There are no Good Beer Guide pubs in the centre of Richmond, so I thought I’d have a little visit to the Railway Tavern, which is run by Nicholson’s. Their web-site notes that this pub was opened in 1855 as the Railway Hotel, back when it offered overnight accommodation.
The pub wasn’t very busy, but it’s a sizeable location with a large extension to the rear. There was a friendly welcome from a team member who let me in, as there’s a rope across the entrance to ensure customers are welcomed and comply with Covid-19 rules. I was told that I could sit anywhere, which was rather lovely.
The rear section of the pub, all clean and perhaps a little generic in terms of its design.
The real ales available were Nicholson’s Pale Ale, Sharp’s Doom Bar and Fuller’s London Pride, which isn’t exactly the height of decadence, but at least there was a choice. I went for half a pint of the Nicholson’s Pale Ale, which was well kept and at the appropriate temperature. As a beer it’s fine, although unexceptional. I paid using the app, which told me that the order had failed, but the drink was served about five seconds later anyway. That was fortunate, before I tried to go through the ordering process again. These apps still have some teething troubles, but I’m glad that they’ve been introduced.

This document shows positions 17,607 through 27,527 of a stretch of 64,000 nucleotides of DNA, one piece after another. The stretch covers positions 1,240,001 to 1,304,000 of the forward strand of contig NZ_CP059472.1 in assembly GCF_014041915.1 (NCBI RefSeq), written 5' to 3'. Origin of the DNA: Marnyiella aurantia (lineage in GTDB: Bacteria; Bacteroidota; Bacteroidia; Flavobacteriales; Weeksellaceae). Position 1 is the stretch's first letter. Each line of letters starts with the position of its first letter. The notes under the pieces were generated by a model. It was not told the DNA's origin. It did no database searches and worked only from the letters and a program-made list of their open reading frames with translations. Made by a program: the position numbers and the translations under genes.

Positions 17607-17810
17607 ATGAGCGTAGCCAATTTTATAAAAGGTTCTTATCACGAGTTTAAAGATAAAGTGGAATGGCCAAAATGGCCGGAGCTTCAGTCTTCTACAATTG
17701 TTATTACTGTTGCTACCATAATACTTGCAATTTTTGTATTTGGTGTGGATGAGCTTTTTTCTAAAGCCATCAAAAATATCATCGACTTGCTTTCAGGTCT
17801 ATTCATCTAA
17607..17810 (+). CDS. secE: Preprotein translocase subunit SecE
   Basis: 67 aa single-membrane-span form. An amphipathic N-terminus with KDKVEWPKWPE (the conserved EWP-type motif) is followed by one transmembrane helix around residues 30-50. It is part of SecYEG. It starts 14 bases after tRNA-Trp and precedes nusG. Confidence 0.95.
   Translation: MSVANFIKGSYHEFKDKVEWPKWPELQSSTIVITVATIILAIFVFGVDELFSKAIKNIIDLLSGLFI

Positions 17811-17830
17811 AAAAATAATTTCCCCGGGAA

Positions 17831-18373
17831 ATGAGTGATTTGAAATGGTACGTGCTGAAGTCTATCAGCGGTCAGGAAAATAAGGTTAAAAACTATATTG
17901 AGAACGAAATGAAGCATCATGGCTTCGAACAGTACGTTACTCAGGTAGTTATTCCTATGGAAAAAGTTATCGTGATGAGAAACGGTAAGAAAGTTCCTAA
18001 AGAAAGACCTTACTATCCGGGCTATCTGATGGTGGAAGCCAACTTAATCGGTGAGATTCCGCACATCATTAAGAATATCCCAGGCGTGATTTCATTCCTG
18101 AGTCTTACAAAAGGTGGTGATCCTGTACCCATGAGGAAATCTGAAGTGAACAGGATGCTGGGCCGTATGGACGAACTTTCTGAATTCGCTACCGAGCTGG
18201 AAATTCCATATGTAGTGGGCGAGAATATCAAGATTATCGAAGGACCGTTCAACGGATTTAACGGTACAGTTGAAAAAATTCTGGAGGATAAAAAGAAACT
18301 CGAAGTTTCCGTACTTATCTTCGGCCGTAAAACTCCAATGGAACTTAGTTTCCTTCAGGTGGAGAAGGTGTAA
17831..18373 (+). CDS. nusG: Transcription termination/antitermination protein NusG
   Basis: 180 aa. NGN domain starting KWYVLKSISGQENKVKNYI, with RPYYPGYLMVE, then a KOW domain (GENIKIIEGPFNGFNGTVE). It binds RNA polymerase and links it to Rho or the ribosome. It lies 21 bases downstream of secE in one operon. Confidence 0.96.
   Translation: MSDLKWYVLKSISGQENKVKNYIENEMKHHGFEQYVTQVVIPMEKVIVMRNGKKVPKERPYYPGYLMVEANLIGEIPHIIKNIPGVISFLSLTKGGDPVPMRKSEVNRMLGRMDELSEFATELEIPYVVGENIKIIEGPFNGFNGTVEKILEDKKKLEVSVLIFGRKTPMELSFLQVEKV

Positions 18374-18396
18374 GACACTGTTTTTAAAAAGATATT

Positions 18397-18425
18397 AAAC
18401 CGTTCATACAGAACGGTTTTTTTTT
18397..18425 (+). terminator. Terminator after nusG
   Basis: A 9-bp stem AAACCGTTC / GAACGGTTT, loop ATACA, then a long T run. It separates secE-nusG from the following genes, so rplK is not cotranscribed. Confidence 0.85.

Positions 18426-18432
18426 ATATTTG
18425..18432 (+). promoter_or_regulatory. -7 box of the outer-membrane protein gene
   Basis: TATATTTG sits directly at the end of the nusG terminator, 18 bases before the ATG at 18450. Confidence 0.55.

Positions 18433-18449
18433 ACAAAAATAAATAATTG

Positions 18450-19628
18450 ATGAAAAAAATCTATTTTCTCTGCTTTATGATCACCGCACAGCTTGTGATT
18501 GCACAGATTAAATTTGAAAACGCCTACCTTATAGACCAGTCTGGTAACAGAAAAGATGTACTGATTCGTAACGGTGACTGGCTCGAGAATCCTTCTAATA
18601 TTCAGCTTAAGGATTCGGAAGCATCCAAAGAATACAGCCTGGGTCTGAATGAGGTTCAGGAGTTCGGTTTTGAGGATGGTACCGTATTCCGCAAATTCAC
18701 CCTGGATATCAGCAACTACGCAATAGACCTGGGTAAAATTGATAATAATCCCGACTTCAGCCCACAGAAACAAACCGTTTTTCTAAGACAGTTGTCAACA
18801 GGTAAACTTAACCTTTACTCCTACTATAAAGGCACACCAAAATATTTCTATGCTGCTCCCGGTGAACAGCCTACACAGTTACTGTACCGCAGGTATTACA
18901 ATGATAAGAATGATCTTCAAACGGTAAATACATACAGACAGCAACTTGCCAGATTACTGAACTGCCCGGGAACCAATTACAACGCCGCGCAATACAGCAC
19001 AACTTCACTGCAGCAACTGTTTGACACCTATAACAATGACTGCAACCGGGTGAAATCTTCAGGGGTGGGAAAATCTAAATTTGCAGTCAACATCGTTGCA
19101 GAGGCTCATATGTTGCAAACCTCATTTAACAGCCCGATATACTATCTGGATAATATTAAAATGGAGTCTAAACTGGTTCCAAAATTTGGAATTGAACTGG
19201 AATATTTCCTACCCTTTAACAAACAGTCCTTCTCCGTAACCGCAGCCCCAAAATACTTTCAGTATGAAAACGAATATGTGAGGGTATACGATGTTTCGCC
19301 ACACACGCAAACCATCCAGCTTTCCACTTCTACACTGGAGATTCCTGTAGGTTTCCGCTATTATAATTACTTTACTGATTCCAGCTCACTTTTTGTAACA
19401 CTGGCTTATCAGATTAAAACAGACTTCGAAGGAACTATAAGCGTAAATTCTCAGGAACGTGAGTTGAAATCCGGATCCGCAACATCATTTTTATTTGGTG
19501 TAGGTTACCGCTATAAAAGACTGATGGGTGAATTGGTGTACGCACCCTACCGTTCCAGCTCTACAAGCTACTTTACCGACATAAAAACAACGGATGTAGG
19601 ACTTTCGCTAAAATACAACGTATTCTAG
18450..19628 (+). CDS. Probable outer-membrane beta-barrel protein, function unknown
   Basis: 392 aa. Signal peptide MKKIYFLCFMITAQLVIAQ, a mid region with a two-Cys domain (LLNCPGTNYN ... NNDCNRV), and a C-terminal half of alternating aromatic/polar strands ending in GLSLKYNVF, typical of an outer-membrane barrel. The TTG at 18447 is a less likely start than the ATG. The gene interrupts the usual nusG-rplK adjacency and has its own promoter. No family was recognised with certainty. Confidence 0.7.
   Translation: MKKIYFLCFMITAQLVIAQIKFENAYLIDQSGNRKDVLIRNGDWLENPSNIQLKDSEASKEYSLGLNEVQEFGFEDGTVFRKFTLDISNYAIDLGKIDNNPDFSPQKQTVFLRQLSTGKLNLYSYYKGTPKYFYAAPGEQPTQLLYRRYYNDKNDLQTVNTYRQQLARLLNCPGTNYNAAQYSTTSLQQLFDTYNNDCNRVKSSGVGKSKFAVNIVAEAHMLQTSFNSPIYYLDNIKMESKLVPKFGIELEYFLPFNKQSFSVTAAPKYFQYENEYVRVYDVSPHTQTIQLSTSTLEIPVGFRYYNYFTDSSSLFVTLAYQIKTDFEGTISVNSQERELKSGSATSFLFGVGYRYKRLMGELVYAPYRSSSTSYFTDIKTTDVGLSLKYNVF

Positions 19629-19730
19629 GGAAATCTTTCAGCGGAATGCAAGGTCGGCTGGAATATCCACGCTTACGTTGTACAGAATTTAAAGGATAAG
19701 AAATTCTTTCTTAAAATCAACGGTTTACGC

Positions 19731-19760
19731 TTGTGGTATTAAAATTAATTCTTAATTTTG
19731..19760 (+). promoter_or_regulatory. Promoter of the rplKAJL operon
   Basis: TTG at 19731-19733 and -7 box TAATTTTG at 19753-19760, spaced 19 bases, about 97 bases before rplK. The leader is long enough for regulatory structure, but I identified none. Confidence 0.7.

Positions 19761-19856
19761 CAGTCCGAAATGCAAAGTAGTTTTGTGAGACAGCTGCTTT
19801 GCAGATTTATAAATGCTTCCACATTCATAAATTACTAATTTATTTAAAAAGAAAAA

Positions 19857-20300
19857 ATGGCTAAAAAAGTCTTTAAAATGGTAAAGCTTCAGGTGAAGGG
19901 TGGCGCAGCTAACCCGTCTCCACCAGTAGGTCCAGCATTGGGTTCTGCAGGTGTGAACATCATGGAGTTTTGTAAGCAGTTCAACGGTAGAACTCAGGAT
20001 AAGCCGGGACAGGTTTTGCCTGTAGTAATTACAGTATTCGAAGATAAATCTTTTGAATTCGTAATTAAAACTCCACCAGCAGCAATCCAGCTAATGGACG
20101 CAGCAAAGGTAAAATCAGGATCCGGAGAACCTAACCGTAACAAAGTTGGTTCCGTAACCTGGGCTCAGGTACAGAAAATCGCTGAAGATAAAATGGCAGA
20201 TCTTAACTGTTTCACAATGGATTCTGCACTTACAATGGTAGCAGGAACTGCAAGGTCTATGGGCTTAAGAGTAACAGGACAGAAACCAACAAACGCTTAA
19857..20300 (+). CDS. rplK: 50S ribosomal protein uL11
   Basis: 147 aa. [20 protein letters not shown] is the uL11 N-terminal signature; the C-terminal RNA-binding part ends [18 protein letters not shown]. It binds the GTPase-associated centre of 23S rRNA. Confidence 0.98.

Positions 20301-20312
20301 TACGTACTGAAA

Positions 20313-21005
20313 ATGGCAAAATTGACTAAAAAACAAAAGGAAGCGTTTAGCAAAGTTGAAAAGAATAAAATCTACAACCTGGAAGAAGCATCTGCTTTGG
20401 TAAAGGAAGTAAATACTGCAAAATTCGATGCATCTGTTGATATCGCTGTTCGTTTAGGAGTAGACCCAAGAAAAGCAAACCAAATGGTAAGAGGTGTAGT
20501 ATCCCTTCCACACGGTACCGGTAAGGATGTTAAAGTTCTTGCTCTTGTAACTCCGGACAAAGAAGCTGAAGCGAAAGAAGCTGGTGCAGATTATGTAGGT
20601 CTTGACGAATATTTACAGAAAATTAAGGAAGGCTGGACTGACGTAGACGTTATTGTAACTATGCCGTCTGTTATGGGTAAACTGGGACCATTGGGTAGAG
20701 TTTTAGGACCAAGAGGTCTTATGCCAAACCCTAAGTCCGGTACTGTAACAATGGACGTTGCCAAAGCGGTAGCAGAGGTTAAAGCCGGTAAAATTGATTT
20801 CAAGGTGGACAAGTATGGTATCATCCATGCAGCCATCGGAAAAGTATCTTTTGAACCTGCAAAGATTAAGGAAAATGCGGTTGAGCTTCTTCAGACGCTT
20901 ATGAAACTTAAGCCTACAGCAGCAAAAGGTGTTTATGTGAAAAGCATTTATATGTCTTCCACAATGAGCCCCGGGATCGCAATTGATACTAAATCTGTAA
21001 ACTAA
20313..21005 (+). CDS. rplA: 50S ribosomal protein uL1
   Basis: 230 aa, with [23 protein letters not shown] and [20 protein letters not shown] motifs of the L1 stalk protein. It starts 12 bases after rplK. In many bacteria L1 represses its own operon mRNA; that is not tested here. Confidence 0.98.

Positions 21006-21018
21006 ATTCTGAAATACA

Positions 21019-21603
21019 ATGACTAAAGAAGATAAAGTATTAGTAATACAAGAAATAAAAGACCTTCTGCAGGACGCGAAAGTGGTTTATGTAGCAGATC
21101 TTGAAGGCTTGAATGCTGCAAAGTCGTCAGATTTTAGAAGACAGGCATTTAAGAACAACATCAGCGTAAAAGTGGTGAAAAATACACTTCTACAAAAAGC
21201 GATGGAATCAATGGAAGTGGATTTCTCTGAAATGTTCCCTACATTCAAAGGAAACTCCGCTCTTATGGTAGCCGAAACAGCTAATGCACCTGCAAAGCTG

What was exceptional was the Irish barman who had got customer service down to a fine art. Friendly, engaging, conversational, pro-active and all the other epithets I use when I’m made to feel welcome. I liked how he suggested a spot which had a power-point, he offered more drinks but also made quite clear that I was “welcome to chill” for as long as I wanted. As the pub name suggests, it’s next to the railway station, which means they might get quite a few customers just popping in. His service was so friendly that I commented on it when I left the pub, and he replied “it’s takes nothing to be nice”. He’s right, and what a wonderful way to run a pub.
Nicholson’s are a reliable pub chain, not too jazzy (not sure I’ve used that Inbetweeners quote for a while) but their food is consistent (not that I had any today) and the service is usually all fine. And as a pub, I liked this one, primarily because of that really rather wonderful service. I didn’t get chance to linger because I needed to move on, but this is the sort of pub that someone could linger in comfortably. The Pret down the road was packed with people with laptops, but they could do worse by moving down to the Railway Tavern.